So for the 90-minute version, see if you can take 35-45 minute to set up an outline.
And it turns out that all of the portions of the California bar are now weighted more, making each question heavier than before (partly because the CA bar no longer spread over three days)!
Essays and MBE will be more important (in terms of overall weight) after the changes to the California bar
Essays will still be the same old 1-hour type-fest. However, note that each essay is now weighted more than before (1/7 instead of 1/10).
That means each essay will be worth about 7.1% of your total score, up from 6.5%. To be specific, the essays are given 500 out of 700 raw points for the written portion, the written portion being 50% of your total score. So the essays are each worth 1/7 out of that 50%. See the description of grading.
Stop “studying” and start learning. The reason my scores on my first attempt were poor was lack of practice. Watch your boring ass lectures if you have to, but don’t obsess over them. A reader told me, “I actually only remember little from the lectures.”
Essays continue to suck, more so than ever. Have the courage to enjoy mistakes now and learn quickly. And don’t be afraid to redo problems until you actually “get” it. It’s supposed to be hard. You’re supposed to put in the work and feel mental strain. That’s how you get better.
Starting July, half of your fate will hang on a series of alphabets (up from 35%). I’m not talking about your essays here (which are also a series of alphabets). I’m talking about exactly 200 alphabet letters on the MBE.
This means you want to be especially more vigilant about your MBE performance. Neither of these is perfect on their own, but here are two supplements that I recommend:
- Emanuel’s Strategies and Tactics for the MBE (7th edition, Volume 1)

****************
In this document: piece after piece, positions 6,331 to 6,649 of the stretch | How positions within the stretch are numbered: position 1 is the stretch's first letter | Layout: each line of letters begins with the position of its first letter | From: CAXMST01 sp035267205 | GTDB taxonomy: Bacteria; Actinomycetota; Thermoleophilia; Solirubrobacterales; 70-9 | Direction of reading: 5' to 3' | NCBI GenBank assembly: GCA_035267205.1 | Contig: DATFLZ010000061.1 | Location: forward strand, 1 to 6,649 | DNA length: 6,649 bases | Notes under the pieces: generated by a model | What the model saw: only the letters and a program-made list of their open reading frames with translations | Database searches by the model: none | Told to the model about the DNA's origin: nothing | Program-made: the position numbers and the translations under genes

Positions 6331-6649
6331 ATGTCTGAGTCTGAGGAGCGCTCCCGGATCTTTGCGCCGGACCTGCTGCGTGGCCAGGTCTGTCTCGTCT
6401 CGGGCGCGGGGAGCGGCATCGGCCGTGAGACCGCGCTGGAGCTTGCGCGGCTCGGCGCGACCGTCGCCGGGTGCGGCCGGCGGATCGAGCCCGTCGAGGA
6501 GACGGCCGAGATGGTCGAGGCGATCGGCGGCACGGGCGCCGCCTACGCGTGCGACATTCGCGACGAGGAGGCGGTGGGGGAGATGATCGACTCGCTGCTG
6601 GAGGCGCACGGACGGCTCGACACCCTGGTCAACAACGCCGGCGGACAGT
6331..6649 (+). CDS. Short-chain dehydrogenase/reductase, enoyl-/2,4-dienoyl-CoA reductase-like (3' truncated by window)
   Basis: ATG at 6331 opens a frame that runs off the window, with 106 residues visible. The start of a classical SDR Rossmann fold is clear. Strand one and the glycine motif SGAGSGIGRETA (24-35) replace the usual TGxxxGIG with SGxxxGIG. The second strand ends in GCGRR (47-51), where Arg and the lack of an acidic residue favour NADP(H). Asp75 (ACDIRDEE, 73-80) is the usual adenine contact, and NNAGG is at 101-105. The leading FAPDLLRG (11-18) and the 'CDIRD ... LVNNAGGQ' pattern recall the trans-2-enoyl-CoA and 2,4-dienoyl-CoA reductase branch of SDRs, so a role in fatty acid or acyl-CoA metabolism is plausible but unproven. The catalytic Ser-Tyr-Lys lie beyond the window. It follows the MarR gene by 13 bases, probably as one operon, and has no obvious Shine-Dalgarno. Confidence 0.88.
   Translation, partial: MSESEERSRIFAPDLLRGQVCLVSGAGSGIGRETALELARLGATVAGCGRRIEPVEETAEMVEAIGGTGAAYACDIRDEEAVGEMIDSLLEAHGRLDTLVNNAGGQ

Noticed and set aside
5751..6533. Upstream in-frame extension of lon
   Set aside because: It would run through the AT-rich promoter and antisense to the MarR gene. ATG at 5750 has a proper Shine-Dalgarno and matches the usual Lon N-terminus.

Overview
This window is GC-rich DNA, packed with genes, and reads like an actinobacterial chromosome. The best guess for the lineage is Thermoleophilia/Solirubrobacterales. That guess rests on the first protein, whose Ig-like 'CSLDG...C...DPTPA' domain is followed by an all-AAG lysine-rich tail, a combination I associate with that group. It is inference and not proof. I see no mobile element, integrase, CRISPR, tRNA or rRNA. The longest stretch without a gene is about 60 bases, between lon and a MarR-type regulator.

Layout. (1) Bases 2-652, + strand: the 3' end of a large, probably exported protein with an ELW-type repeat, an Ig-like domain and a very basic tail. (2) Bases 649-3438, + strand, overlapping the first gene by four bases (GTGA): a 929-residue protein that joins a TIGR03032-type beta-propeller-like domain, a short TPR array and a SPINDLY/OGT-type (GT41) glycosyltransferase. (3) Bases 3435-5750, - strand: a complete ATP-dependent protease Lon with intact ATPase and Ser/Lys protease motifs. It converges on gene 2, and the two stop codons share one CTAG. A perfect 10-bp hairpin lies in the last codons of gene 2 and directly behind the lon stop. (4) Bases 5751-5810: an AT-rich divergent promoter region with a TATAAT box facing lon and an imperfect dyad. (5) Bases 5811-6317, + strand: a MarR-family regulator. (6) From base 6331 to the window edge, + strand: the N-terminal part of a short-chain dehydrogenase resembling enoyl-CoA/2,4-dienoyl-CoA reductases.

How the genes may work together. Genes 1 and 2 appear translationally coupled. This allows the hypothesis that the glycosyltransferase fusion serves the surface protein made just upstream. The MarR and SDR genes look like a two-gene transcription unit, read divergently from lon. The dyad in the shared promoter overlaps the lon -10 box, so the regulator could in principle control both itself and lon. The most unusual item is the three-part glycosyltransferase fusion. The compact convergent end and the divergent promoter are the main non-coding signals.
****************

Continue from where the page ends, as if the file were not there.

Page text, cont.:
- AdaptiBar (a bit of an investment—see my balanced review here and how you can get $30 off if you decide to use it)
These are probably the two best MBE supplements out there, at least because they use real questions licensed from the very people who create them, and explanations you can study (the cycle of practice + feedback is important).
Even though I’m so jealous about how you can now enjoy finishing the bar exam with the rest of your friends and paying less for hotels, I’ve given you an overview of the changes and approaches you can take in light of the changes.
Remember that all of the portions of the California bar are now weighted more, making each question heavier (partly because it’s no longer spread over three days).
In other words, points are more concentrated than before, and your ability to bring out your best under pressure will be even more important.
Wondering where to start? Sign up to your right (PC) or below (mobile) to get a free guide on kicking ass on the PT, as well as my slightly famous emails starting May where I’ll dive deep into specific strategies.
Anything else you’re concerned about? Leave a comment below if you have any questions.